Free Book by Nicholas Rossis

This is such a generous offer by this great author. Nicholas Rossis is offering his children’s book “Runaway Smile” for free on Amazon. I can’t imagine anyone who has young children in their family not wanting to read them this story. The drawings are sure to delight any child and reading it aloud sure to bring giggles of laughter and joy. If I had a child in the hospital, or dealing with a sad situation, I would definitely read them this book. Here’s the link:

My book is here!

Here’s your chance to check out a book of poetry by Marianne Eloise.

february stationery

My book finally arrived today, which means the first orders have been shipped! With notes and love. If you would like a copy of my book, which includes poems you will never see on here, then you have some options!

Kindle: here

Blurb (best for US): here

Bigcartel (best if you are UK or want a note from me):

Thank you so much to everyone who has ordered already, I can’t wait for you to read it! Let me know if you have any questions/if you want to review it/interview me/etc etc x

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Trust God-not man

This is so true. As humans, we tend to put some people on pedestals (which they usually don’t ask for), then rip them to pieces when they fall. It bothers me a lot when people say they don’t need to go to church. Yes, you can worship God anywhere, but chances are you don’t. Scripture tells us plainly not to forsake the assembling of ourselves together, especially as the world gets colder towards Christ and Christians. We need each other. We need to pray for each other. If you aren’t in church you’re not praying for your brothers and sisters in Christ who need your prayers. You are also not giving them an opportunity to pray for your needs. Especially at this time of year, remember what Christ gave up (heaven and all its glory, a life with no suffering, or pain, or heartache) to come to earth as a baby, to suffer as we do, to identify with us, that He could and would take our penalty for sin, and offer us the free gift of salvation. Is it really too much for Him to ask that we worship Him, not just in church, but in our daily lives?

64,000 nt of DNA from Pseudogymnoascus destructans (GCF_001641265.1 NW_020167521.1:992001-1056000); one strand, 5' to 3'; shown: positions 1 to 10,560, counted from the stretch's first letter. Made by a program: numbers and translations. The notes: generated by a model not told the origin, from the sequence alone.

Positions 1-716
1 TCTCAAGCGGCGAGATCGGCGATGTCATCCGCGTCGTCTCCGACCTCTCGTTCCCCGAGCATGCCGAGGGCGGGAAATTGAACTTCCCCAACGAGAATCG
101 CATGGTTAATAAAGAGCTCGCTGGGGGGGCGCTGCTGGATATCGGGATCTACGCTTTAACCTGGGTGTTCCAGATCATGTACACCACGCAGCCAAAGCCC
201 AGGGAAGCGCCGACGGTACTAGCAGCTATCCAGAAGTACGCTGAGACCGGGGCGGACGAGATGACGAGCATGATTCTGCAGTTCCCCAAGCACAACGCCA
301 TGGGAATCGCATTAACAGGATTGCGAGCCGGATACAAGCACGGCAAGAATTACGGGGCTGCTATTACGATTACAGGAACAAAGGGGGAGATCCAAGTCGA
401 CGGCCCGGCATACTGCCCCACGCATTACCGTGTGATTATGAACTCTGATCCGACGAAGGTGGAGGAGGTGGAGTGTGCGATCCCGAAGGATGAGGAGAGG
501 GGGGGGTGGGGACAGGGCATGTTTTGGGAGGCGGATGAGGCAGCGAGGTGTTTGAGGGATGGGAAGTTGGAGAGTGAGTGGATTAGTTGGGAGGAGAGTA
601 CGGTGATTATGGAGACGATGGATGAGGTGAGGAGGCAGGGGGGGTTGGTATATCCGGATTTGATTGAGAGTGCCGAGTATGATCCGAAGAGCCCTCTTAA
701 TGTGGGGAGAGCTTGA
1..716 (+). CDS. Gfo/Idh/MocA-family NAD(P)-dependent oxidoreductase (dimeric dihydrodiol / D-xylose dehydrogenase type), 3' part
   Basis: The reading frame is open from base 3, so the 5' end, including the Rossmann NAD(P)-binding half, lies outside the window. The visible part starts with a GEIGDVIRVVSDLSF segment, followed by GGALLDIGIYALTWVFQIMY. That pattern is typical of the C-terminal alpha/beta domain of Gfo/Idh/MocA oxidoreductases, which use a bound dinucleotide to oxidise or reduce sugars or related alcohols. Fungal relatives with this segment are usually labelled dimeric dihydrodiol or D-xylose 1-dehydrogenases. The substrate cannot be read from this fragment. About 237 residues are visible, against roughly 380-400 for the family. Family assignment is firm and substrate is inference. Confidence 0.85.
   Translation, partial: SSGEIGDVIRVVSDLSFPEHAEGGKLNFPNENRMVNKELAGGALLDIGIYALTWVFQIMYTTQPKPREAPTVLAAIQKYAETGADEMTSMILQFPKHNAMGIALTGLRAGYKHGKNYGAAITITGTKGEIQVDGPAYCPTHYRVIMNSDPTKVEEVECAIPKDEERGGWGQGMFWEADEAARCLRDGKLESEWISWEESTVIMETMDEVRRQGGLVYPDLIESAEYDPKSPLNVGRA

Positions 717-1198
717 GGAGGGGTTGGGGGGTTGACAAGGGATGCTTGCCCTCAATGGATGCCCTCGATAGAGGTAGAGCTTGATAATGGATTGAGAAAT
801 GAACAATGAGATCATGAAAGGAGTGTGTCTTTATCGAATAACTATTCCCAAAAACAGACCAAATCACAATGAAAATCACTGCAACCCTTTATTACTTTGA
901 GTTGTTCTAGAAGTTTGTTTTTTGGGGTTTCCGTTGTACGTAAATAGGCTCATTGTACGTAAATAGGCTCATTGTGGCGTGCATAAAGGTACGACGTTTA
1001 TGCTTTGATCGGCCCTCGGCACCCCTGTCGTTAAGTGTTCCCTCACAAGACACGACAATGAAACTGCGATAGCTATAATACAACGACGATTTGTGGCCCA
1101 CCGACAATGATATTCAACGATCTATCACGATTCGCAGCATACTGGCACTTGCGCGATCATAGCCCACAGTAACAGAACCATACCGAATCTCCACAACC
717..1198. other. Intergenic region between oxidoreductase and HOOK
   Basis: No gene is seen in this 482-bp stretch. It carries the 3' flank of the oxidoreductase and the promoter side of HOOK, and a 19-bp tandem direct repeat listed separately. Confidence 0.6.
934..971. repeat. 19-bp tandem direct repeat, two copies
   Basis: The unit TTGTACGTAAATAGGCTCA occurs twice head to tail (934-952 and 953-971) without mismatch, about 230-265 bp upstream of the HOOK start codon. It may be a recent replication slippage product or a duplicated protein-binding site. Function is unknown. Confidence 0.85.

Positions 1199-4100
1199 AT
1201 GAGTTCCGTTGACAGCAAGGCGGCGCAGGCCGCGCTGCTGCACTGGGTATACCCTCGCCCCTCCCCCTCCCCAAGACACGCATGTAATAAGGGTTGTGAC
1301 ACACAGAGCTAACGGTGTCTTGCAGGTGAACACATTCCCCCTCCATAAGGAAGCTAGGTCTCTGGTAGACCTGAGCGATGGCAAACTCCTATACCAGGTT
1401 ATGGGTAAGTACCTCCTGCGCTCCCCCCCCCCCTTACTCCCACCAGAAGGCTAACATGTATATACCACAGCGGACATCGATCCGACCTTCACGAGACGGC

Trust God and not man. Easier said than done. The convenience of confiding in an individual with five senses, rather than a Father who at times is silent-inevitable. Trust in the unseen has to mastered in order to avoid misunderstandings, disappointments and paintotal surrender.

We place unrealistic expectations on humans, in particular vessels of God and are ‘stunned’ when they do not meet our “godly standards”. “If only the pastor could touch me, that would be the end of my problems”. “Did you hear about the pastor who slept with a member of the congregation?”. We thank God for pouring His spirit upon man and for the gifting’s He has blessed us with(Acts 2:17). However, just like the rest of us, vessels of God fall short and also have struggles. In fact, they need more prayers than we…